Smallpox: the death of a disease, DA Henderson

Tags: Endemic countries, Operational plan, health units, Surveillance, smallpox, Indira Ghandi, Vaccine supply, eradication program, Disease, Jonns Hopl, Epidemiological research, India, Netherlands, Canada, alternative methods, bifurcated needle, vaccines, resourceful ideas, er, smallpox eradication, Wyeth, Labs, Ben Rubin
Content: Smallpox: Death of a Disease ...miracle and legacy D.A.Henderson, MD, MPH Jonns HoplMce Pro:essor Pro.tenorOfMed.IClnOat..oPU*Kt·11.h, tJ. Ofstiuh 7"' Unither Baruch Blumberg Lecture OXlord University 14 Novembc1 2012 Center fo Biosecwity
Observations There hasbeen nogreater medical - orhumanitarian - miracle in modem times than the eradication orsmallpox. .it offers a winning blueprint torthegreatmedical challenges tocome. Ptde=xDawd°""lQ< 2ooePulitztll'--..f9strxy (It)is atestamenttothe cJdf9r&/'IC{ thogloblllpublichealth community can make whenti trutyoomes Jogetherforacommon purpose Sect.iaty ThomPSM. o.pa,tmMtolHtolth and HumanSe.Mc$s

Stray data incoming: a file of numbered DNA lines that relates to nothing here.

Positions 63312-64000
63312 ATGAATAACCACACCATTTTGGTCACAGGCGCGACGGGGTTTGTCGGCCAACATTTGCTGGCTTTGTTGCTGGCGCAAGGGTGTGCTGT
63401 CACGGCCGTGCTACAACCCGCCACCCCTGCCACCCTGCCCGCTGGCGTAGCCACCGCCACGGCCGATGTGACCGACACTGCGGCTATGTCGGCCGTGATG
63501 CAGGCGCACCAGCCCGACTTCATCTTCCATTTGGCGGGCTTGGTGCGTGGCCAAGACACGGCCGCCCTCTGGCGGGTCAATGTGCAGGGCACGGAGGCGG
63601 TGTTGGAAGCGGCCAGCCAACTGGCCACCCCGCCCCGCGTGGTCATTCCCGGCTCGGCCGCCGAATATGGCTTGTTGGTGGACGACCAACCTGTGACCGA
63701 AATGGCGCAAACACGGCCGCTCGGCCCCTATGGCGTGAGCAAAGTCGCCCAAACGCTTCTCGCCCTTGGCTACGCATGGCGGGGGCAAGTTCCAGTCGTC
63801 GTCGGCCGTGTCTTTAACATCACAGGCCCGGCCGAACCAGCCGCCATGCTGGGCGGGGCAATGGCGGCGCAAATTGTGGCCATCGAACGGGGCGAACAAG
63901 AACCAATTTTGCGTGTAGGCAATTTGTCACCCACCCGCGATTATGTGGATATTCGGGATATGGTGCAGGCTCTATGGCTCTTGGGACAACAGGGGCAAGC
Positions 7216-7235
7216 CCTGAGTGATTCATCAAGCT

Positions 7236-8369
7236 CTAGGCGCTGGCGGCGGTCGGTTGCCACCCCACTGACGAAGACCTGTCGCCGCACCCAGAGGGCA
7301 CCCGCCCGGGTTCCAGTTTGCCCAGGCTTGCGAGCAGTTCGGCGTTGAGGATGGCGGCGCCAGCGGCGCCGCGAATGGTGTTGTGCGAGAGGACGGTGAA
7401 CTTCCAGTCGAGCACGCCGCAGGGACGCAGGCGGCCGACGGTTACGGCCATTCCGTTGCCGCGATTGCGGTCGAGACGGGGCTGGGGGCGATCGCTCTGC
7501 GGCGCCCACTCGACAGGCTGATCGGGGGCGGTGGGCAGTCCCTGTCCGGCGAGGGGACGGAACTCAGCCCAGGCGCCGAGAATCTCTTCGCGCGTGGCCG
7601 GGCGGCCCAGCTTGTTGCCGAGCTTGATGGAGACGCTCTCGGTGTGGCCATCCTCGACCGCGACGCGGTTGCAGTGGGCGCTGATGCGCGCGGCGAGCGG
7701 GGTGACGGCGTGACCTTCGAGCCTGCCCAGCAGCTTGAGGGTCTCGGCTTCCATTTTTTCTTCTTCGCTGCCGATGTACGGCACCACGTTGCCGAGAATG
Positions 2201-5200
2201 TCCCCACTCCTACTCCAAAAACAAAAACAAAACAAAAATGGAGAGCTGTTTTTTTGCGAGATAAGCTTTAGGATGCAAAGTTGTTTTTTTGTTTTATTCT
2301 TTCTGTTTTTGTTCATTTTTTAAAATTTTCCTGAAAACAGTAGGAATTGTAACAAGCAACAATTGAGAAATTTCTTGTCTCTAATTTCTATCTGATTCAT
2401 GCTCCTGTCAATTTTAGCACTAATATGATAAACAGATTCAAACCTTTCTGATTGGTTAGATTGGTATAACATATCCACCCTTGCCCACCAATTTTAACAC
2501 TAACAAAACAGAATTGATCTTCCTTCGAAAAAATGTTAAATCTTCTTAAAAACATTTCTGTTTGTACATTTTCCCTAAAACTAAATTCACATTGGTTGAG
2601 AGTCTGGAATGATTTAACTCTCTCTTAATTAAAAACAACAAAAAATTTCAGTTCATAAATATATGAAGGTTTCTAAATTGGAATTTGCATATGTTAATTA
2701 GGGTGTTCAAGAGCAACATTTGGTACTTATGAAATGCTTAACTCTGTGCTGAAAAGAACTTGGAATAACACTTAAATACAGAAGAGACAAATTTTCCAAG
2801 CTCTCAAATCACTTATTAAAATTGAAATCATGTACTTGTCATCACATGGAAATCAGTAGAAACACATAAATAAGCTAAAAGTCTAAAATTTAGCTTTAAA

J>.fo,\ rҐ.·· _,,.;: ·.. . ··.:
. .
Center for Biosecurity . .. . : ,. E ::: :: :; ::;::. :; ;
The Presentation -- in brief
1 9,\ , · Clinical features of smallpox, a disease last seen in
campaign _ · L;;;:rks of the eradication
"\
The legacy of the program
critical factors intrinsic to its success
Center for Bioseurity . " .....: ::;;.;;;;;..;:: :;·;:
Smallpox - a unique disease
Severe febrile disease with rash- death rate of 30% Virus transmitted by face-to-face contact Man was the only host · Chain of infection going back more than 3500 years · Only disease with deities -Asia and Africa Patient has permanent immunity on recovery but will be disfigured and may possibly be blind A very heat-stable vaccine protects with one dose